The Concorso d'Eleganza Villa d'Este attracts the most magnificent automotive masterworks of the past century, each painstakingly restored to compete with its peers for hard-judged honours in an event all but unparalleled for exclusivity, elegance and prestige.
Oliver Collins of Toronto turned up at the event, held last April on the shores of Lake Como in Northern Italy, with the sagging door of his entry held shut with a piece of rope.
Not quite how he'd envisioned the realization of a long-held dream to take part in this glamorous event - and help Alfa Romeo celebrate its 100th anniversary - with his 1948 6C 2500 SS Touring Coupe.
Collins, a keen Alfa enthusiast since the early 1970s, and wife Lucie had embarked for Italy this spring for three months "of doing car stuff" with the centrepiece of the trip being Villa d'Este.
He'd enquired about participation last year and (various hoops having been jumped through) received a "rather deceiving" letter welcoming him. Which he took to mean he'd been accepted "and jumped for joy, only to find out I had been accepted to the competition to be accepted."
An invitation did eventually arrive and the Alfa was fettled and shipped to Italy. After retrieving it - not without incident - the couple embarked on their first planned event, the Superleggera Tour near Asti. Superleggera is a form of lightweight bodywork patented by Corrozzeria Touring, which built Collins' Alfa, involving aluminum panels fitted over a tubular frame.
But before the day ended the Alfa was refusing to select first and second gears, and after a bit of fiddling it was determined the gearbox would have to be removed. The car was loaded on a flatbed truck heading for Milan where it would be looked at Monday morning. The Villa d'Este concorsa was to start on Thursday.
Wednesday brought good and bad news. The gearbox could be fixed but one of the Alfa's doors, left open, had been backed into and buckled.
Thursday morning, with the gearbox reinstalled, a body shop was visited where "this really big guy came out and lifted the door so it didn't sag and got it almost closed and secured with a rope."
A call had already been made to the organizers, who were sympathetic, and the "wounded" Alfa was soon making a 120 km/h blast down the Autostrada to Villa d'Este - where it subsequently won a Silver Medal Of Honour in its class.
Collins's almost lifelong Alfa odyssey was predated by a late '40s Plymouth and a couple of mid-'50s Chevys in his teen years in Kitchener, Ont., and a pair of Brit sports cars while studying architectural technology at Ryerson in Toronto.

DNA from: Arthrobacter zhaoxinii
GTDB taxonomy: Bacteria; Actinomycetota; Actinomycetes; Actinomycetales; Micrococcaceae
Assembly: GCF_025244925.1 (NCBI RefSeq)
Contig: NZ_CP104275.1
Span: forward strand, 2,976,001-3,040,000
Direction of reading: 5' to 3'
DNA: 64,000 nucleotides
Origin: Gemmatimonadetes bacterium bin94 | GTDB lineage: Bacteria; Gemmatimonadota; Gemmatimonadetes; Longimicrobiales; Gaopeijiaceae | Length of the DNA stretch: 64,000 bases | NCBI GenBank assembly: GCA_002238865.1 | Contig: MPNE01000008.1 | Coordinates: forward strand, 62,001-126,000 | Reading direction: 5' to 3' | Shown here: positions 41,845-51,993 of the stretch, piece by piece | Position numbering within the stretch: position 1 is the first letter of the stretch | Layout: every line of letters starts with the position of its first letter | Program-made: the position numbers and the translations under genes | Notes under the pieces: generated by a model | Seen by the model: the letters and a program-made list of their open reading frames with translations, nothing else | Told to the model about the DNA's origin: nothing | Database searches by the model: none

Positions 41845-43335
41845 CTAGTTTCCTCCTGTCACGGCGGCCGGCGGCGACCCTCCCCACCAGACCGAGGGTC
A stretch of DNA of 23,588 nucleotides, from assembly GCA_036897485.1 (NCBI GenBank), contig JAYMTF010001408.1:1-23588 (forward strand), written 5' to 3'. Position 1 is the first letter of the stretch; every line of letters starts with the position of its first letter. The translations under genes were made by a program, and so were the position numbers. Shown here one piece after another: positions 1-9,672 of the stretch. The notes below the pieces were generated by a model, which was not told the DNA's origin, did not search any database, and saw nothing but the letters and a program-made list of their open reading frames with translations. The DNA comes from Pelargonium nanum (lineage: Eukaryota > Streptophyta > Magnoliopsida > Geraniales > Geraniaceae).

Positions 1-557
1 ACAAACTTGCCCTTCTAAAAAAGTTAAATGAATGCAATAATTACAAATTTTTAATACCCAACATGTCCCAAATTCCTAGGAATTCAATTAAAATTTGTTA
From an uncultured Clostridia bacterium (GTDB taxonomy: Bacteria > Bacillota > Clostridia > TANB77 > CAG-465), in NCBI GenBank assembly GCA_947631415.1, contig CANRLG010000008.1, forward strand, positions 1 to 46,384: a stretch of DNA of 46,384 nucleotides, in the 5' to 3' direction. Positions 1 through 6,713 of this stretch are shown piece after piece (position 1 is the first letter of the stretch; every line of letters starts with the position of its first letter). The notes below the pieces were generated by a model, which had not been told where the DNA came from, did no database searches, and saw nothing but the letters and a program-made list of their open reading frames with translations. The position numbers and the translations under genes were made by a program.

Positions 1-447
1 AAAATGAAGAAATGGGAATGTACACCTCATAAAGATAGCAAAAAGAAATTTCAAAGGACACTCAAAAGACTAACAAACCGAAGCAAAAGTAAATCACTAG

He drove a Triumph TR3 and then a TR250, but their charms rapidly oxidized and he transferred his affections to a used 1972 Alfa-Romeo Berlina in the mid-'70s. The Alfa's overhead cams, beautifully cast aluminum alloy and long and glamorous history easily trumped British pushrods and cast iron. "It was a kind of mundane four-door sedan, but I was so impressed with the quality of the mechanical parts I've just kept on buying them."
A second Berlina was followed by his first and only new Alfa, a 1974 GTV. A dozen or so others have found space in his garage since, while Collins pursued a career as a project manager overseeing construction of shopping centres. Along with an eclectic mix of other interesting machinery - some of them daily drivers, but including a 1959 Osca vintage racer and his current track car, a 1959 Stanguellini Formula Junior.
With the purchase of the GTV Alfa, enthusiasm was obviously building and Collins and a neighbour, who'd also bought one, decided to see if there was interest in a club. Flyers on Alfa windscreens resulted in the 1978 creation of the Alfa Romeo Club of Canada, with friends Richard Stafferton (now deceased, who ran the Autophile book shop in Toronto for many years) and John Winter.
And Collins's interest in the cars now began to extend back in time to encompass older Alfas such as a 1950s Giulietta Spider, 1960s Giulietta Sprint Zagatos and a Giulia Spider and a pretty pair of late 1940s 6C 2500 SS Pininfarina Cabriolets.
The 1948 6C 2500 SS Touring Coupe was purchased in 2005. "I wanted a car I could tour in," says Collins, and after checking out a couple of other marques found the Alfa, which had arrived in the United States via Belgium. "It was really what I wanted," he says and he discovered after buying it that it had been restored in Belgium in 1995 by a friend.
Collins has now traced its dozen or so owners, but the group unfortunately doesn't include Rita Hayworth or Tyrone Power, who both owned one. "They were the Italian car of the Hollywood set in the early '50s," Collins says.
The 6C 2500 was introduced in 1939 and production resumed following the war, ending in 1952. Its separate frame was equipped with all-round independent suspension and drum brakes. The engine was a 2,443-cc, twin-cam, inline-six, and with 110 hp and a four-speed gearbox the lightweight car could top 160 km/h. The 6C 2500 SS would have been provided as a rolling chassis by Alfa to Carrozzeria Touring of Milan to be fitted with its coachwork.
The drama leading up to the Villa d'Este event was actually nothing new for Collins and his accident-prone Alfa. While being delivered to him - and just weeks before it was due to appear at the Pebble Beach Concours d'Elegance in California - it broke loose and banged around in the transporter.
But it was fixed and made it to that event too, winning third in class and the Road & Track trophy awarded to the car the magazine's staff would most like to drive. The car has also won first in class honours at Amelia Island and Meadowbrook
"I've never really been a spit-and-polish kind of guy," says Collins, but a car like the 6C 2500 SS isn't something you'd want to keep under a dust sheet in the garage - this final and very elegant example of coach-built Alfa-Romeos deserves a place in the spotlight.
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